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Author Topic: Tag axle low air warning  (Read 1581 times)
captain ron
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« on: December 03, 2006, 06:07:28 AM »

I pulled out of Indy this morning around 7am after stopping for a couple hour nap. a few miles down the road my tag axle warning light started flickering getting brighter then slowly getting dimmer and eventualy going off and staying off. It was extremly cold. my water froze. Is this possibly due to the cold or something I need to look in to?
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larryh
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« Reply #1 on: December 03, 2006, 07:04:13 AM »

This sounds like typical air line freezing make sure you drain your air tanks daily and check into adding alcohol to tanks.

LarryH
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« Reply #2 on: December 03, 2006, 07:54:35 AM »

Yeah, you proabably got moisture in your air system. I'd suggest draining all the tanks after running for awhile so it's all warm. Especially, drain the valve in the engine compartment, under the tag axle unloading valves. You should also service your air dryer soon, if you haven't done it recently. Replace the dessicant cartridge and rebuild the purge valve. Make sure the electric heater element is working properly, too.



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Craig Shepard
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« Reply #3 on: December 03, 2006, 08:40:40 AM »

quote "my water froze. Is this possibly due to the cold " unquote  Npt sure,  but possible.
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buswarrior
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« Reply #4 on: December 03, 2006, 10:56:17 AM »

Hello CR.

If it has been awhile since you've done air system maintenance, I'll echo the advice already given.

The tag axle system, with its shut off valves, pressure regulators, in-line filters and the pressure switches themselves, has lots of places a lick of moisture could fool with you.

Get under there and open all the drains, 4 tanks and the valve in the engine room curb side door, and watch what comes out. You should only get the smallest amount of mist from the wet tank and a bit of oily wet from the engine comp drain. The rest should just blow clear air. Any mist at all from the others, or a lot of water in the wet, you want to get that thing dosed with alchohol as a defensive move, and get the air dryer freshened up as the cure.

You count on the bus for paying gigs, don't want it to let you down!

happy coaching!
buswarrior
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Kristinsgrandpa
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« Reply #5 on: December 03, 2006, 06:05:50 PM »

When you get under there and open all the valves, it helps to have air pressure on the tanks.

Since no one mentioned that, I thought I'd bring it up.

Ed
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Dallas
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« Reply #6 on: December 03, 2006, 06:17:12 PM »

I just helped a new owner of a P8M4905A get it on the road the other day.

He decided he wanted a airhose quick connect on the air tank above the batteries.

when he took the connection apart where he was going to install the Tee lots and lots of goo came shlurping out.

It took a couple of hours to get most of it out, and when we finished, we had almost 3 gallons in a tub and another half gallon in a jug.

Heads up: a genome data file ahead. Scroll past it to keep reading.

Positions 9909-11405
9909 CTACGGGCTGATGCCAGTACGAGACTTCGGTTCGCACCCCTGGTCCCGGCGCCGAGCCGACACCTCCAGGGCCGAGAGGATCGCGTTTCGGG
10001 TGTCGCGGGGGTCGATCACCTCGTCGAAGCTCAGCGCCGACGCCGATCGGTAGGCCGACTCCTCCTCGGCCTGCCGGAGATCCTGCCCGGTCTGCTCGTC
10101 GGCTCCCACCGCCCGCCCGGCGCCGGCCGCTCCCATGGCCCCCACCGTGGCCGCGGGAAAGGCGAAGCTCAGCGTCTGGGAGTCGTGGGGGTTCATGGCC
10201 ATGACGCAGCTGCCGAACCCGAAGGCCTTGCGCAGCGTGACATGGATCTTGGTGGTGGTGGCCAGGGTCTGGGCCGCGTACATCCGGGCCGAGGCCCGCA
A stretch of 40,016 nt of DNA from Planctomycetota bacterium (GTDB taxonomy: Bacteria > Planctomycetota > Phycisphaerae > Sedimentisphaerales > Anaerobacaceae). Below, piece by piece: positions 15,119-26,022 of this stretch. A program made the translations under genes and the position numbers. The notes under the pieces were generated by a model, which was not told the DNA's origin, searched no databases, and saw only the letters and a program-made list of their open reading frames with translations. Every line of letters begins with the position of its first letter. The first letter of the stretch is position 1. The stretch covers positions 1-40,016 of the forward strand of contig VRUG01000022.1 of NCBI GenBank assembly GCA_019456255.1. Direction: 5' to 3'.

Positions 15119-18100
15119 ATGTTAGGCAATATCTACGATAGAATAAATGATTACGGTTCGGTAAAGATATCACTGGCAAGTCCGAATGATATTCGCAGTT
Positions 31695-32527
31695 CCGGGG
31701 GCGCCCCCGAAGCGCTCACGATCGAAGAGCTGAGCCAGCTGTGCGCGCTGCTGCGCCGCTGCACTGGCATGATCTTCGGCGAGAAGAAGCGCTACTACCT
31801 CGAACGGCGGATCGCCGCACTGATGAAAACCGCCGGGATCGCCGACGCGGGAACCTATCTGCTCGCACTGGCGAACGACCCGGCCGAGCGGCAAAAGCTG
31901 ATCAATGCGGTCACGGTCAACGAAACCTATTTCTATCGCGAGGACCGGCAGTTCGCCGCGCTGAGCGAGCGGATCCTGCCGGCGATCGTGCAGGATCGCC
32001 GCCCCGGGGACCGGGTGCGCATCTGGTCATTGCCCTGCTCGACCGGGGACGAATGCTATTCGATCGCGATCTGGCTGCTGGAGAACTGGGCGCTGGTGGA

We didn't even get to the wet tank since it was raining by that time.

This post really has no point, except to say, Keep your air tanks emptied! If you don't, it will destroy seals and make stuff not work at all, (like the wipers).

Dallas
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Kristinsgrandpa
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« Reply #7 on: December 03, 2006, 06:44:50 PM »

WOW.....Dallas that was your 1000th post.

Ed
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captain ron
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« Reply #8 on: December 03, 2006, 07:54:16 PM »

I don't know where all the tanks and valves are on this bus. only the one under the drivers area. enlighten me, no manual.
78 mci crusader
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henrymc7
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« Reply #9 on: December 04, 2006, 07:32:28 PM »

In addition to your accessory tank under the driver's compartment, your 78 MCI should have 3 more tanks. The one everyone calls the "wet" tank is the first after the compressor and air dryer. It is also called the supply tank and is meant to catch any moisture and contaminents the air dryer misses. It is located in between your rear duals. It also gives the hot, compressed air a chance to cool down. Cooler air may still have some moisture in it so it should be drained every time you use the bus. The other two tanks are near the front axle. One is your primary reservoir, which is monitored by your air gauge in the dash. The other one is your emergency brake air, part of the DD3 system.

Draining the wet tank right down first usually takes away any residual moisture but as an extra precaution, draining the remaining tanks (doesn't matter which order, just empty each one before moving on to the next) is good preventative maintenance.

The first time I drained my MC-7's tanks, the wet tank had quite a bit of rust-colored water and the others small amounts. Now, when I drain them, the wet tank has next to nothing and the others nothing at all. BTW, if you do this consistently, you will see when your air dryer cartridge needs replacing (excess water) and if the compressor is having problems (any oil).

Henry
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tekebird
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« Reply #10 on: December 04, 2006, 07:55:07 PM »

Ron, you need to get yourself a parts and maint manual if you are going to be out trekking

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buswarrior
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« Reply #11 on: December 05, 2006, 02:31:26 AM »

Hello.

Henry, they switched 'em on you!!!

The wet tank on post 1975 MCI's is up front at the front axle, the dry tank is back at the rear axle, the parking tank is the other one up at the front axle, and the auxiliary is under the driver.

Ron, if you lie on the ground, just behind the front wheels, you'll see the bottoms of the front two tanks mounted in the middle of the bus against the bulkhead, just back of the front axle. Drains are on the side of the tanks at the bottom.